The 53-qubit Google experiment is right at the limit of what can be simulated classically. IBM’s new algorithm might just bring the calculation within reach of the world’s biggest supercomputer. But add a couple more qubits, and the calculation will be beyond reach again.

The Google paper anticipates this, stating: “We expect that lower simulation costs than reported here will eventually be achieved, but we also expect that they will be consistently outpaced by hardware improvements on larger quantum processors.”

Whether this experiment is just within reach of the world’s most powerful classical supercomputer, or just beyond, isn’t really the point. The term “supremacy” is somewhat misleading in that it suggests a point when quantum computers can outperform classical computers at everything.

In reality, it just means they can outperform classical computers at something. And that something might be an artificial demonstration with no practical applications. In retrospect, the choice of terminology was perhaps unfortunate (though Preskill recently wrote a reasoned defence of it).

Yet Google’s work is a significant milestone. With quantum hardware reaching the limits of what can be matched classically, it opens up the intriguing possibility that these devices — or devices only slightly larger — could have practical applications that cannot be done on classical supercomputers.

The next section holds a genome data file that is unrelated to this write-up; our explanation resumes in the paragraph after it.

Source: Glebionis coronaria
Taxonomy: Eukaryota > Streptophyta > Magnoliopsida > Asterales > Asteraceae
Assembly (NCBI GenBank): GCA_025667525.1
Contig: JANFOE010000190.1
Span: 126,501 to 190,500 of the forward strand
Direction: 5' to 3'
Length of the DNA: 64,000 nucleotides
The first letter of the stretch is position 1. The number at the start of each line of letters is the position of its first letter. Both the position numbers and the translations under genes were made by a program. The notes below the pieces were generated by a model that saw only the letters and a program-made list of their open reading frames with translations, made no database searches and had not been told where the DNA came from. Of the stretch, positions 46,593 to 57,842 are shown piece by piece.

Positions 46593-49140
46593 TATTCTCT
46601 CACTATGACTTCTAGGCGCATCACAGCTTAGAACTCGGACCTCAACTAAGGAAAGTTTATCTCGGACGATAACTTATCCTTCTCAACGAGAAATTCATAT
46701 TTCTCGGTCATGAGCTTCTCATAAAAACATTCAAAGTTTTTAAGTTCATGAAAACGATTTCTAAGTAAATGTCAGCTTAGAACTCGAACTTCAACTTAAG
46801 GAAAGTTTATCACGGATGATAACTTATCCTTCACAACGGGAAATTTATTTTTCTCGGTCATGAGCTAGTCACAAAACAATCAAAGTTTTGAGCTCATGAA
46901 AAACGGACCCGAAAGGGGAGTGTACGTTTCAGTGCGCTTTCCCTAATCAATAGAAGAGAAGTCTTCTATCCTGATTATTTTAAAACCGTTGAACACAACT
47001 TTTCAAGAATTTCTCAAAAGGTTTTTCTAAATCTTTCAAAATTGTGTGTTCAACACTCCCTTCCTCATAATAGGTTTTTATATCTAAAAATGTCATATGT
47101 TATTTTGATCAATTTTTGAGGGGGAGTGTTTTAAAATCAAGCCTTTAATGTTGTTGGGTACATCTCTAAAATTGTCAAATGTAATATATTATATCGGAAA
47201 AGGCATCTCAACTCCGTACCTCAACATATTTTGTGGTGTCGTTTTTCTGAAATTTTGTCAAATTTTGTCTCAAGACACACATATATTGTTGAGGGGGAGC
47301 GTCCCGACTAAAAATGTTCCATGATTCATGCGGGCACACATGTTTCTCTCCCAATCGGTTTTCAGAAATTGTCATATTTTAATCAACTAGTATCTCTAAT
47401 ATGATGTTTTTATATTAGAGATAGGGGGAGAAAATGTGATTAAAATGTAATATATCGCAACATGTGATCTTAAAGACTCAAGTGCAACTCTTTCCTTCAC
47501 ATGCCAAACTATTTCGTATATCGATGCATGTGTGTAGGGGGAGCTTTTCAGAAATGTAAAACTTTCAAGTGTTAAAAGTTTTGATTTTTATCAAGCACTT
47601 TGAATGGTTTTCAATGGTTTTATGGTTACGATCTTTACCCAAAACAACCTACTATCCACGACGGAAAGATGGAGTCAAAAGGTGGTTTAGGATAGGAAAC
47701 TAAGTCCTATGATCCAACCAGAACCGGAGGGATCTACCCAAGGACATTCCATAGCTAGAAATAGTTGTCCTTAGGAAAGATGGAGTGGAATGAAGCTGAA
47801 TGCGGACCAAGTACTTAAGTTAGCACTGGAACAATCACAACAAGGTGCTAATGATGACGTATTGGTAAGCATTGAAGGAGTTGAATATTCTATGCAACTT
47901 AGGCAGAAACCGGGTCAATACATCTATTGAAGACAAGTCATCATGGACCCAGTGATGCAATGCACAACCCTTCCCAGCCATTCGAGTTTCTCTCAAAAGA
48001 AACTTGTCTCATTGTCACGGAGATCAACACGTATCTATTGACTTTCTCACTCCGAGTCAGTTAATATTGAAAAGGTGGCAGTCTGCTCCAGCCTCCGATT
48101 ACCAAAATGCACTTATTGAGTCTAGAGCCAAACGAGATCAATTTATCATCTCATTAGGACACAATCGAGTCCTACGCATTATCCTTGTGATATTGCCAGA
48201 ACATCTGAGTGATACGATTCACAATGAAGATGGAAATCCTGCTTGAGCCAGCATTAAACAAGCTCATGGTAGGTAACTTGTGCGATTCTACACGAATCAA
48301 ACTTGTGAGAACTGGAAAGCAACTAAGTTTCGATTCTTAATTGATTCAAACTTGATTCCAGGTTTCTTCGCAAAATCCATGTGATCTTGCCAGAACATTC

On the other hand, we don’t know of any such applications yet, even for devices with a few hundred qubits. It’s a very interesting and challenging scientific question, and an extremely active area of research.

As such, the Google results are an impressive piece of experimental science. They do not imply that quantum computers are about to revolutionise computing overnight (and the Google paper never claims this). Nor are these useless results that achieve nothing new (and the IBM paper doesn’t claim this).

The truth is somewhere in between. These new results undoubtedly move the technology forward, just as it has been steadily progressing for the last couple of decades.

As quantum computing technology develops, it is also pushing the design of new classical algorithms to simulate larger quantum systems than were previously possible. IBM’s paper is an example of that. This is also useful science.

Not only in ensuring quantum computing progress is continually being fairly benchmarked against the best classical techniques, but also because simulating quantum systems is itself an important scientific computing application.

This is how science and technology progresses. Not in one dramatic and revolutionary breakthrough, but in a whole series of small breakthroughs, with the academic community carefully scrutinising, criticising and refining each step along the way.

Only a few of these advances and debates hit the headlines. The reality is both less dramatic and more interesting.

Toby Cubitt, Reader (Associate Professor) in Quantum Information, *UCL*

*This article is republished from* The Conversation *under a Creative Commons license. Read the original article.*